Cognitive behavioral therapy (CBT) is a mental health counseling program that guides the addict through restructuring their thoughts based on the idea that our thoughts control our feelings and behaviors. Changing negative attitudes and behaviors, which are a common side effect of drug abuse, to more positive ones will provide the most probable chance of recovery from addiction. As an inpatient drug rehab program, the therapy is provided through individual and group counseling sessions and teaches the addict how to better manage stressful life situations. Cognitive behavioral therapy helps the individual become aware of these maladaptive thoughts and change the way situations are viewed in a clearer and more effective way. Although it is a very helpful tool in treating many kinds of mental illness such as depression and anxiety, cognitive behavioral therapy is most effective to the addict as he gains knowledge and support from his therapist and others who have been joined because of similar situations.
Since the mid-20th Century, art therapy has been recognized as a psychotherapy program using art as a primary means of expression and communication between a patient and a qualified art therapist. Often, inpatient drug rehab programs offer this therapy to be used to improve and enhance the physical, mental and emotional well-being of an addict. By analyzing the spontaneous art expressions, the addict is able to confront inner conflicts and perceive positive behavioral changes. Art therapy uses the creative process of artistic self-expression to help resolve conflicts and problems, develop interpersonal skills, manage behaviors, reduce stress, increase self-esteem and self-awareness, and achieve insight. This creative process is structured to the addict’s needs and sessions are designed to achieve therapeutic goals.
Dialectical behavior therapy (DBT) is a therapy originally designed to treat people with borderline personality disorder (BPD). Specific skills are broken down into four modules: core mindfulness, interpersonal effectiveness, emotion regulation, and distress tolerance. By combining the standard cognitive-behavioral techniques with emotion regulation and concepts of distress tolerance, the therapy has proven effective in the treatment of chemical dependency. Addicts may develop any number of mental health issues as their addiction progress and it will be the determination of the clinical advisers or professional therapist as to the proper course of treatment regarding the individual. Dialectical behavior therapy may be offered on an individual basis where the addict works with a therapist toward improving skill use or in a group setting that meets a couple hours a week and provides social interactions to practice these skills.
Psychodynamic therapy offers an individual a chance to gain insight into those vulnerable feelings which have been pushed out of conscious awareness and may be the cause for certain maladaptive behaviors. Addicts often suppress feelings that are too difficult to think about. In many cases, the addict develops defense mechanisms, such as denial, repression or rationalization to help them cope with disturbing memories and painful feelings. Once these issues are recognized and examined, intervention methods may be introduced through Psychodynamic therapy programs that will help the addict resolve the inner conflicts and enable them to effectively implement changes for the good.
Motivational Enhancement Therapy offers addicts a chance to receive feedback from a counselor or therapist as encouragement geared to enhance the feelings of self-control while producing rapid, internally motivated changes. The therapist assumes the role of a supportive companion and knowledgeable consultant since the program is not intended to guide the addict through a step by step recovery process. Because the therapy is centered on the patient, it works to create positive affirmations and self motivational strategies through the addict’s own resources. Coping strategies are suggested and discussed and affirmations are provided but, ultimately it is the addict who determines the attitude and behavioral changes necessary to accomplish any particular task.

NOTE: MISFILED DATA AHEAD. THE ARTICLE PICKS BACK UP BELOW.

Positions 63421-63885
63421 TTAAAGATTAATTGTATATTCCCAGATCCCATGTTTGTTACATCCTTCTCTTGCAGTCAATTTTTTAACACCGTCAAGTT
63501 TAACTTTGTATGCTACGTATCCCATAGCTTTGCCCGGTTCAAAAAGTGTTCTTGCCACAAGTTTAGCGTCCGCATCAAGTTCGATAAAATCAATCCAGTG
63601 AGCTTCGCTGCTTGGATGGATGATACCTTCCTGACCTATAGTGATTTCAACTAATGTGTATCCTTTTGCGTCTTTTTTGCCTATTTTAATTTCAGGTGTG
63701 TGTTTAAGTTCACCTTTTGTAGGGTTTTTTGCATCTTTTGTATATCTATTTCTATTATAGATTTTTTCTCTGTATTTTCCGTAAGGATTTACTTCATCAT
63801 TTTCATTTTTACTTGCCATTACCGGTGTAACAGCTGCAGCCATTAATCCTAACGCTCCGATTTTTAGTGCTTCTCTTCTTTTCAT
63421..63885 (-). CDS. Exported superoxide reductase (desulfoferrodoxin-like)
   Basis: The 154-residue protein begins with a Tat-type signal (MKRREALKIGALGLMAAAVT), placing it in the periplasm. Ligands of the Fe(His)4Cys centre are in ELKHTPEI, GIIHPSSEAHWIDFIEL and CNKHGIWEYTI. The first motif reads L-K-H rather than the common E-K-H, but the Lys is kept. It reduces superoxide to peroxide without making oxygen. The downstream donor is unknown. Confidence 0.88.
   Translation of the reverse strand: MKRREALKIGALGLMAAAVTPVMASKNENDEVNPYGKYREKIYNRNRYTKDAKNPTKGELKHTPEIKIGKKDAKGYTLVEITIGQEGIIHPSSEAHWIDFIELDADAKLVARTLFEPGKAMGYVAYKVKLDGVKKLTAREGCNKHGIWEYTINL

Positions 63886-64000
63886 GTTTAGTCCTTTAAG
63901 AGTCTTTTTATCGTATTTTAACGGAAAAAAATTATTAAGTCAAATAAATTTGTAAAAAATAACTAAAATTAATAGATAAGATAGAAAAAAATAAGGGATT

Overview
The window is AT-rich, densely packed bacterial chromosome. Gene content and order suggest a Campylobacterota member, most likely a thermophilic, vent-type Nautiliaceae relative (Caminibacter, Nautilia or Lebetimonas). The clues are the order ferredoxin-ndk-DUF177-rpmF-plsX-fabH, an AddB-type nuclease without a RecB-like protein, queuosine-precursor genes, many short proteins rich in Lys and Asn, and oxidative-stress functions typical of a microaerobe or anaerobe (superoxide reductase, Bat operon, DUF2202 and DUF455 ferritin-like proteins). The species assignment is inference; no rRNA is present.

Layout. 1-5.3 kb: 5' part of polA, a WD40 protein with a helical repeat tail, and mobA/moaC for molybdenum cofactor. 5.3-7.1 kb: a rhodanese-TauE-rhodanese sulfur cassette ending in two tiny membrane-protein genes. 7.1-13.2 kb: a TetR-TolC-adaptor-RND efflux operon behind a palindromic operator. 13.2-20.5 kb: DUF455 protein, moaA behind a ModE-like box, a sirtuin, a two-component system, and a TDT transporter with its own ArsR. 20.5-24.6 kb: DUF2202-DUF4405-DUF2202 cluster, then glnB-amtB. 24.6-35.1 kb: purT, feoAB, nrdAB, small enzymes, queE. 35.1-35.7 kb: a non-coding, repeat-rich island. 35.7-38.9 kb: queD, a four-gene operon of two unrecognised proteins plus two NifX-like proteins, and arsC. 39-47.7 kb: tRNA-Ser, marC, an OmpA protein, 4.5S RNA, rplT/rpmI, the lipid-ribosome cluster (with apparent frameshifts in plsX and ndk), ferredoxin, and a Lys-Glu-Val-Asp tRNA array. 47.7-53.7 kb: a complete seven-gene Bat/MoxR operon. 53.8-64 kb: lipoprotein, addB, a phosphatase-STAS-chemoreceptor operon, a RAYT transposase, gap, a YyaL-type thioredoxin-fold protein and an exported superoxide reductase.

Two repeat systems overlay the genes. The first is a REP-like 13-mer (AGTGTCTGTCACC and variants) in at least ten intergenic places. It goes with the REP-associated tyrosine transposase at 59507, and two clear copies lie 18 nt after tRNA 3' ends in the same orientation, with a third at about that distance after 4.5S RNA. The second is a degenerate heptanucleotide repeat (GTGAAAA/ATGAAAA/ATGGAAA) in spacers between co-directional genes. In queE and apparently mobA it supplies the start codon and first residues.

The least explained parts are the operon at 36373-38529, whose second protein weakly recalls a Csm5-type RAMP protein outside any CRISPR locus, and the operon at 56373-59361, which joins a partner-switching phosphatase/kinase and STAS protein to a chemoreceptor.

The 12 Step Treatment program was initially introduced through Alcoholics Anonymous or AA, in 1935. It defines a system of 12 basic principles to achieve recovery physically, emotionally, mentally, and spiritually. It uses group interaction to support sobriety and suggests that members regularly attend meetings with other members who share their particular recovery problem. This program has become inclusive in all types of drug rehab programs as an effective means to enhance the addict’s chances of recovery.
Relapse prevention(RP) is an important part of inpatient drug rehab programs because it helps the addict develop strategies and positive coping mechanisms to use upon reintroduction to society. There may be many areas of concern where relapse would be more likely or possible but, through the relapse prevention therapy, strategies for coping and managing a balanced lifestyle can be developed. By identifying the addict’s high-risk situations and helping them to develop coping skills, employ stimulus control techniques and urge management techniques chances for relapse are diminished.
Neurofeedback therapy uses electroencephalography or EEG as a form of biofeedback based on electrical brain activity, to train the brain to function more efficiently. By using monitoring devices that provide moment-to-moment feedback about brain activity, the therapist can relay the information back to the patient who is then rewarded for positive changes in cognitive functions. This biofeedback is directly applied to the brain and involves an on- going process of self regulation training as a necessary part of good brain function. Neurofeedback has recently become more common as a program method for the treatment of addictions.